The majesty of power. The power of majesty. Both emerge clearly from John Julius Norwich’s lucidly written and life-enhancing Four Princes, an account of a time of turmoil, adventure, and development. As he writes, has there been a half-century like it? Here, packed into the space of a lifetime, are the High Renaissance, Luther and the Reformation, the exploration of the Americas, and a series of memorable monarchs, each of whom left an indelible imprint on the history of the European world.
Both with this splendid imperial and royal cast, and with the others who play a walk-on part from Erasmus to Luther, the privateer Barbarossa to the great architect of Suleiman’s Constantinople, Mimar Sinan, this is a story that proclaims the importance of the individual and, therefore, the value of particular characteristics and drives and the importance of the interaction of a small group. Indeed, this is an account of the “Founders,” the founders of modern Europe, and it represents a grasping of the Classical understanding of the role of the hero, as well as a new iteration of the Enlightenment commitment to the idea that modernity occurred from the early sixteenth century. Thus, William Robertson, in his classic The History of the Reign of the Emperor Charles V: With a View of the Progress of Society in Europe, From the Subversion of the Roman Empire, to the Beginning of the Sixteenth Century, saw the development then of the balance of power:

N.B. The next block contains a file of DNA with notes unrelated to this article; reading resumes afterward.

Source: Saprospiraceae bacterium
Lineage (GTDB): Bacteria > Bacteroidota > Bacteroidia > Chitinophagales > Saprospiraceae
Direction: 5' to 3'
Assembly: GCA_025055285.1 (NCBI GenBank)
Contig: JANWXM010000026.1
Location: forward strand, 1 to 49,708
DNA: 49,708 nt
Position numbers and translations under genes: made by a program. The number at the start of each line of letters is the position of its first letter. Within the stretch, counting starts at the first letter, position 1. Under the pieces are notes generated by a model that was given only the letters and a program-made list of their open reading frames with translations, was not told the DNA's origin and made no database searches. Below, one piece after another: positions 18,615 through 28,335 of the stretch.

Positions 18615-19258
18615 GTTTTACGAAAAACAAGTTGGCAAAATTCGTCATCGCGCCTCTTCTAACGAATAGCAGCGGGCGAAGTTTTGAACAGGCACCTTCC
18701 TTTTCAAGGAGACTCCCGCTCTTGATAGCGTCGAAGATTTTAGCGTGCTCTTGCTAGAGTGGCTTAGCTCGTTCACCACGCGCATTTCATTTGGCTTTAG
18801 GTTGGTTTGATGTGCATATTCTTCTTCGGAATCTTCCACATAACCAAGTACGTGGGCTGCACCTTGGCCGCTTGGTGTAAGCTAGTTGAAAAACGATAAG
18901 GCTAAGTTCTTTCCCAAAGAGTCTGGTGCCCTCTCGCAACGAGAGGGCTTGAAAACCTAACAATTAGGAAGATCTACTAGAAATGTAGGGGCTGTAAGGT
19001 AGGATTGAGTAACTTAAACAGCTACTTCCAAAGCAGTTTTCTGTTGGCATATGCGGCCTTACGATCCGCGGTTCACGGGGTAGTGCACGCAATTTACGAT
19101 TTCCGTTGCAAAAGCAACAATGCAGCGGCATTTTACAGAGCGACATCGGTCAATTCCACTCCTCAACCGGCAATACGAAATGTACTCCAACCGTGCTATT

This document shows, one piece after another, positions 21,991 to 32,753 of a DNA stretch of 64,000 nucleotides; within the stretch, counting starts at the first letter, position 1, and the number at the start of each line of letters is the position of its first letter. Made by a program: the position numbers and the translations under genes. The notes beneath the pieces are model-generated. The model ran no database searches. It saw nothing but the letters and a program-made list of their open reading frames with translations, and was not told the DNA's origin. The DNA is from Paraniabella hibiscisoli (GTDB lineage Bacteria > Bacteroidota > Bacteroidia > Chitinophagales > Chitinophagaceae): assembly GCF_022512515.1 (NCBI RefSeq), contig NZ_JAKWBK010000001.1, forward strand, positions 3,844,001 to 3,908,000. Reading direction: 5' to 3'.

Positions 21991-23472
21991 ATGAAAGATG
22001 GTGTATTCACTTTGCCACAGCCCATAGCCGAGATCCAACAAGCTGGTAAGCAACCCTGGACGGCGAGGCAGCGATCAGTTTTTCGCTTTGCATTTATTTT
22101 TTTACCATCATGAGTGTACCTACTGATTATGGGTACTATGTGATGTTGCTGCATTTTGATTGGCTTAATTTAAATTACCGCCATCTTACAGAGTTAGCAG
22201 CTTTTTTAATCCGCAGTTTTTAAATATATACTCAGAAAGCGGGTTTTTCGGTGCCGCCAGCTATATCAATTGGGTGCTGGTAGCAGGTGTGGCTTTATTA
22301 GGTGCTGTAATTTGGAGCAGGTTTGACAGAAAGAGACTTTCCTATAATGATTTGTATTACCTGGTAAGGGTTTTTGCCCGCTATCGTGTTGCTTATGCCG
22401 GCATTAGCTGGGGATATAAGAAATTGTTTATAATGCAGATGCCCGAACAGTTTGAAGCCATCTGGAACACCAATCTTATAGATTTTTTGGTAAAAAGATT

the method of preventing any monarch from rising to such a degree of power as was inconsistent with the general liberty . . . that great secret in modern policy, the preservation of a proper distribution of power among all the members of the system into which the states of Europe are formed . . . . From this era we can trace the progress of that intercourse between nations, which had linked the powers of Europe so closely together; and can discern the operations of that provident policy, which, during peace, guards against remote and contingent dangers; which, in war, hath prevented rapid and destructive conquests.
Their role was magnified by the extent to which rulers were also semi-sacral figures.
Newly diffused innovations from printing to gunpowder were key parts of the equation, while the planting of the standards of Spain from the modern southern states of the usa to northern Chile was a dramatic demonstration of practical power and global change, one that has consequences to the present.